This is the second of a four-part series about the life of professional poker player Daniel Negreanu.
In the first part, which you can read by clicking this link, Negreanu spoke with much love and fond memories of his childhood in Toronto. Negreanu’s parents, immigrants from Romania, were very liberal and did not hold him back from finding his own way path to success.
Negreanu tried acting and became quite good at the game of pool before ultimately making his way up the ranks in Toronto's private poker games. The man known as ‘kid poker’ was fascinated by the game and more focused and dedicated than any other player he faced. Quickly he developed himself as one of the best in Toronto, but that was certainly not a guarantee for making it in Las Vegas.
Frank Sinatra once sang “If I can make it there, I'll make it anywhere,” about New York City and for poker players the same thing goes for Las Vegas. Making it in Las Vegas was a challenge; a dream before it ultimately became a reality. Reality set in after Negreanu won a bracelet at the 1998 World Series of Poker, becoming the youngest ever.
In the second part of this interview Negreanu talks about his climb to the top, going broke numerous times, figuring out how to beat the biggest games in the world and becoming best friends with Phil Ivey, Allen Cunningham and John Juanda in the early 2000s.
The Dangers and Joys of Toronto’s Private Games
Nobody is perfect, nobody’s poker strategy is perfect and nobody worked as hard on achieving the aforementioned as Negreanu in the late nineties.
“Part of the way to prove to my parents that I knew what I was doing, and that I was doing okay, was with keeping track of everything. I would track even the smallest details, like a bookkeeper. I was very anal about these sort of things and I took becoming a better player very seriously,” Negreanu said.
“For instance, I knew my average result on a Thursday afternoon compared to a Friday night. This was before spreadsheets existed, so I had a little book in which I wrote down everything, and even my expenses down to the penny. If I spent $8.41 I would write that down in my little book. On top of that, especially when I would play in Vegas during the early years, I would write notes on my session like this: ‘There’s a smoker on my left, it’s driving me nuts’ and then a little later I wrote, ‘Moved to a new seat, less smoke, feeling much better’. After every session I would give myself a grade between A-B-C-D and E and I noticed, especially after that one session when I was sitting next to a smoker, that I was playing really bad because I was tilted. Then I moved away and noticed that I was more relaxed and playing better.”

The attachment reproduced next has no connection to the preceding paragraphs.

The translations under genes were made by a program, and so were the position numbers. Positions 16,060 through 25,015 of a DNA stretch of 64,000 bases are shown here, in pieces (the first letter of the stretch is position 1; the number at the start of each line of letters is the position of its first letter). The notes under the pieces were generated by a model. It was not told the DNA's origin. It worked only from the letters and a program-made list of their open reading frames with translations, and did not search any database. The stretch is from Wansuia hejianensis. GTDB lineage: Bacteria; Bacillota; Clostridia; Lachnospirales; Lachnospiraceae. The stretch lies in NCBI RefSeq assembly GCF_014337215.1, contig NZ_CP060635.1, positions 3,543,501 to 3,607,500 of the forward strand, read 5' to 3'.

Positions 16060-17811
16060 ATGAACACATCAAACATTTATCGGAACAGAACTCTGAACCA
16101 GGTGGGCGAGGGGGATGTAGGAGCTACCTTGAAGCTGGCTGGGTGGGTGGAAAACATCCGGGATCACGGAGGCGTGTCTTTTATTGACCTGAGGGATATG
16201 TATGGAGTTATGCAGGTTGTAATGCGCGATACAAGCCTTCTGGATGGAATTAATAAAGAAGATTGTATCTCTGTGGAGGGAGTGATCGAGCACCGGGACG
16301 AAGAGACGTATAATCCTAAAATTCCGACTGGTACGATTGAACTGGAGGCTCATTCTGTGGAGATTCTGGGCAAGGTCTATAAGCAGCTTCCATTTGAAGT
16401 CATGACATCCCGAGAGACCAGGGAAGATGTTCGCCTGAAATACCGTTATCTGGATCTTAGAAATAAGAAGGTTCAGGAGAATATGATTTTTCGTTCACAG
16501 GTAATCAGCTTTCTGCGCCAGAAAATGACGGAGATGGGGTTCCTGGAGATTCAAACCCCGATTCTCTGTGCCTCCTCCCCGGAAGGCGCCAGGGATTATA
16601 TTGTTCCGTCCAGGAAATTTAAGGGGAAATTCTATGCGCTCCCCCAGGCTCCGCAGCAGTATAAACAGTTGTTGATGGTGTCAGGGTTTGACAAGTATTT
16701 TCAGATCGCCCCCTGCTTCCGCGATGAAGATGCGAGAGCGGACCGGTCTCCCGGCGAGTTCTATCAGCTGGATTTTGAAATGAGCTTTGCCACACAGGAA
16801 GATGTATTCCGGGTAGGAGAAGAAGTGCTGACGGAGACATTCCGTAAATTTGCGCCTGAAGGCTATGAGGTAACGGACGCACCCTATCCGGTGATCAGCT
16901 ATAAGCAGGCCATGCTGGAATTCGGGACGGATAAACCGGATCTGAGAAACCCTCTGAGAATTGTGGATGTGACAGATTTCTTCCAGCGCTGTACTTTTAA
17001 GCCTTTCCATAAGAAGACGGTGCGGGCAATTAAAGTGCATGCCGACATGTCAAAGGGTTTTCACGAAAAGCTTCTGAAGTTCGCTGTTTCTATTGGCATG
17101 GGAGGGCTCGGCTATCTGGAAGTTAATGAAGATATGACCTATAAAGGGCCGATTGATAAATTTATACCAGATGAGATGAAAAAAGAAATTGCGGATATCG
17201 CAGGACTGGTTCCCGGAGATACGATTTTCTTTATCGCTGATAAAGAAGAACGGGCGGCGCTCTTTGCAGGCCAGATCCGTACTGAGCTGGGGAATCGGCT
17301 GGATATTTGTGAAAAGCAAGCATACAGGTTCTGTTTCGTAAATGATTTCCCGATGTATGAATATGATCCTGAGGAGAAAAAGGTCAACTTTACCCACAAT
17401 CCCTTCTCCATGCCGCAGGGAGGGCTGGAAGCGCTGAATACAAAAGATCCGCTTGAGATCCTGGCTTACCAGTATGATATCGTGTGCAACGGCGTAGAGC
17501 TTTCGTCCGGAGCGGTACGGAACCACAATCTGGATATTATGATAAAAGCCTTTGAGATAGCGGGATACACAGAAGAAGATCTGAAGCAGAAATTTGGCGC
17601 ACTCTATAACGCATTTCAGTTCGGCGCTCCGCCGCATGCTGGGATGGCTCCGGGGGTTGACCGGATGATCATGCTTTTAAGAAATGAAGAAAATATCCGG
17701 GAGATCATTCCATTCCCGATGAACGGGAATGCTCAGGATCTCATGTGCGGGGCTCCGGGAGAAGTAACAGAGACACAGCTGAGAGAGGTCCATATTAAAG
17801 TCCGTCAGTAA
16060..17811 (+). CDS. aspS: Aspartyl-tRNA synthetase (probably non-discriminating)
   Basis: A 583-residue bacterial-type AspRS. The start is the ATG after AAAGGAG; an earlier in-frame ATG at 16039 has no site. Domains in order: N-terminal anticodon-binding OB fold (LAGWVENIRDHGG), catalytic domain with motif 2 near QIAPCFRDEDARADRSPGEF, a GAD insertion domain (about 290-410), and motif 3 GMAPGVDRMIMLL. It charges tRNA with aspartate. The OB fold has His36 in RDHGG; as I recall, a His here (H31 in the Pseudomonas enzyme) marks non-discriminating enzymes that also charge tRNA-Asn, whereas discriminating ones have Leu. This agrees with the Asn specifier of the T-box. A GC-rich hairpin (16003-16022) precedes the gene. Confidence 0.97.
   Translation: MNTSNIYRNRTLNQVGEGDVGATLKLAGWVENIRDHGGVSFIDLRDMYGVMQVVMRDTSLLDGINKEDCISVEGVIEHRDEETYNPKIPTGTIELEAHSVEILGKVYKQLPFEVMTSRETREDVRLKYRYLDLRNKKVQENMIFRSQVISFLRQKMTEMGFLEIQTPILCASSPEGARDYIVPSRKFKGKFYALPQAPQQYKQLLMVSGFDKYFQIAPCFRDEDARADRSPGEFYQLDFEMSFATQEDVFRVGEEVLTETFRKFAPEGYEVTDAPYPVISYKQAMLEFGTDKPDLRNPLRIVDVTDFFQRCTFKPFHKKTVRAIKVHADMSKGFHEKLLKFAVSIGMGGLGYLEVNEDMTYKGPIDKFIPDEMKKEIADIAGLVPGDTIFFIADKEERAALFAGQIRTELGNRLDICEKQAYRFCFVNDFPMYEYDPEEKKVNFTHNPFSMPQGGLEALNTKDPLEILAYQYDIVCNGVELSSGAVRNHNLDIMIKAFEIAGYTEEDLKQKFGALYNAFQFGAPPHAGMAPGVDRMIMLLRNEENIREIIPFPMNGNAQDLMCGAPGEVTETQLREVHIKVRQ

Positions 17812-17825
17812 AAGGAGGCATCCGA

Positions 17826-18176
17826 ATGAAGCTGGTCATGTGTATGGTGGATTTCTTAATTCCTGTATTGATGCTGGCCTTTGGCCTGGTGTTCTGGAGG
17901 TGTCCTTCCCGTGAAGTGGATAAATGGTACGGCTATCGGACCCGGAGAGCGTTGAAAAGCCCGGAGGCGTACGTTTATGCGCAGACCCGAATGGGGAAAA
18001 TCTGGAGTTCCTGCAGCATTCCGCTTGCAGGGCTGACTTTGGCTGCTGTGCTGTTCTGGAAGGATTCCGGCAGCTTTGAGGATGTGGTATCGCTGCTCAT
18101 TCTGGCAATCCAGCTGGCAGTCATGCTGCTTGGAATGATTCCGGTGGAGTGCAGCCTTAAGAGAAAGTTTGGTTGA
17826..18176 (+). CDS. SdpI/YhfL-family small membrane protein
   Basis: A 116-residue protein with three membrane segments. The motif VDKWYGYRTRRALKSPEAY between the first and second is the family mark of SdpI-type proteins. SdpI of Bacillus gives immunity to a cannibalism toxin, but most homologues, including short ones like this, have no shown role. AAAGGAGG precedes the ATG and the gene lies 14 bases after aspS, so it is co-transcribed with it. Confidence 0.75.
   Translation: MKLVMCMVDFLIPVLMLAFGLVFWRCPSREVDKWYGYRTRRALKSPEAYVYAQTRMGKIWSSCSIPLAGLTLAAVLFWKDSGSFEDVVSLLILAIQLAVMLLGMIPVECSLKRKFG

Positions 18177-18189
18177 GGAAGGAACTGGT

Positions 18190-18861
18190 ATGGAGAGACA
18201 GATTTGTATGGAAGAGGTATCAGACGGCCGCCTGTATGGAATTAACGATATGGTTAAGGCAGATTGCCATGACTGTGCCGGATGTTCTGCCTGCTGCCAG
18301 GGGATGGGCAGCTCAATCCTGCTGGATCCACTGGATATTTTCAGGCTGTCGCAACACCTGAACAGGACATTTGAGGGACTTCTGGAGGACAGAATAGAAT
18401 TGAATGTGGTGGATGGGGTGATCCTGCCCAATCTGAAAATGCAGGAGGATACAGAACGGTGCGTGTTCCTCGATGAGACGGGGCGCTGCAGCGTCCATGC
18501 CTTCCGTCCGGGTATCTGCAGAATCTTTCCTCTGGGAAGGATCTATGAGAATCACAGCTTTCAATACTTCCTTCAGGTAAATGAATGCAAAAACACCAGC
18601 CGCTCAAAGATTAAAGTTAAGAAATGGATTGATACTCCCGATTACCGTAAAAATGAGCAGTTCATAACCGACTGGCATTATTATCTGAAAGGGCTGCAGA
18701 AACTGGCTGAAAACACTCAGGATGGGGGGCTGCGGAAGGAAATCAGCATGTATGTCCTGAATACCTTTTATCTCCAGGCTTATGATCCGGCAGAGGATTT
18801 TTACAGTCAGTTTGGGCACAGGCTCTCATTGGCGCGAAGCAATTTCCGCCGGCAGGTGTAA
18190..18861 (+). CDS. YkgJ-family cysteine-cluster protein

“I was also always very big on not letting my results dictate my play in terms of the grade I was giving myself. Often I would have a big win and I would give myself a C, or give myself an A while I had a big loss. At a very young age I realized how important it was to be responsible for your results and not be a victim to luck,” Negreanu strongly stated.
“The kids nowadays, that come into the poker world through online, have all these resources. I figured a lot of this stuff out by trail and error. I read some books back then, one by Sklansky for instance, and realized that in order for me to have the bankroll to play the game properly, it would take approximately 350 years to get there following his bankroll advice. So I was not going to listen to Mr. Sklansky,” Negreanu joked.
At that time Negreanu played mostly in private games in Toronto where Limit Hold’em was the game of choice. Those private games were his bread and butter for quite some time, even though they weren’t always the safest and cleanest places to play in.
“There was a private club we used to play at called Check&Raise, it was nice, clean and comfortable. The games were okay and a guy named Moshe was one of the big suckers. At some point Moshe decided to open up his place, which was a complete dump. The ceilings were low, smoke invested and in a bad part of town, especially compared to Check&Raise. But guess what, the games at Check&Raise died because Moshe and his sucker friends were all playing at the other place. I just remember thinking back then, poker players don’t give a crap about all the niceties, all they care about are good games. I think that holds true even today when you talk about what you want to offer players with regards to a venue, or even when you’re talking about an online site. People just want good games above everything else. Yes, of course they want to be treated nicely, but poker players would endure being treated like crap if that meant their hourly rate would increase. That was definitely the case back then as a teenager,” Negreanu said about the games he used to play in.
“I wasn’t too worried about the guys in that club [Moshe’s place], but I have been a part of a robbery twice. That was the biggest fear and danger, getting robbed. People knew that there was lots of money at these locations, so there’s always that risk of getting robbed. One time I was at this place called ‘The Bridge Club’ and some guys came in wearing masks. At ‘The Bridge Club’ I was a regular player, so I played on credit. I didn’t bring any money so I had about $600 in chips on the table, but those had no value to robbers. They came barging in with shotguns and told everyone to get down on the floor. All of us got down on the floor and they yelled, ‘Put all your money and jewelry on the floor,’ but I had neither on me.”
“So this guy Nick, who was sitting next to me, an older good-looking guy who had been playing professionally for many years, took money out of his pocket, and even out of his shoe, and put it in front of him. He noticed that I didn’t have any so he took some of the money from his pile and put it in front of me. This prevented them giving me a hard time, which I thought was such a beautiful gesture. He cared enough for me not to get roughed up by these robbers,” Negreanu said about some of the darker times of being a poker player, but it however did not slow him down one bit.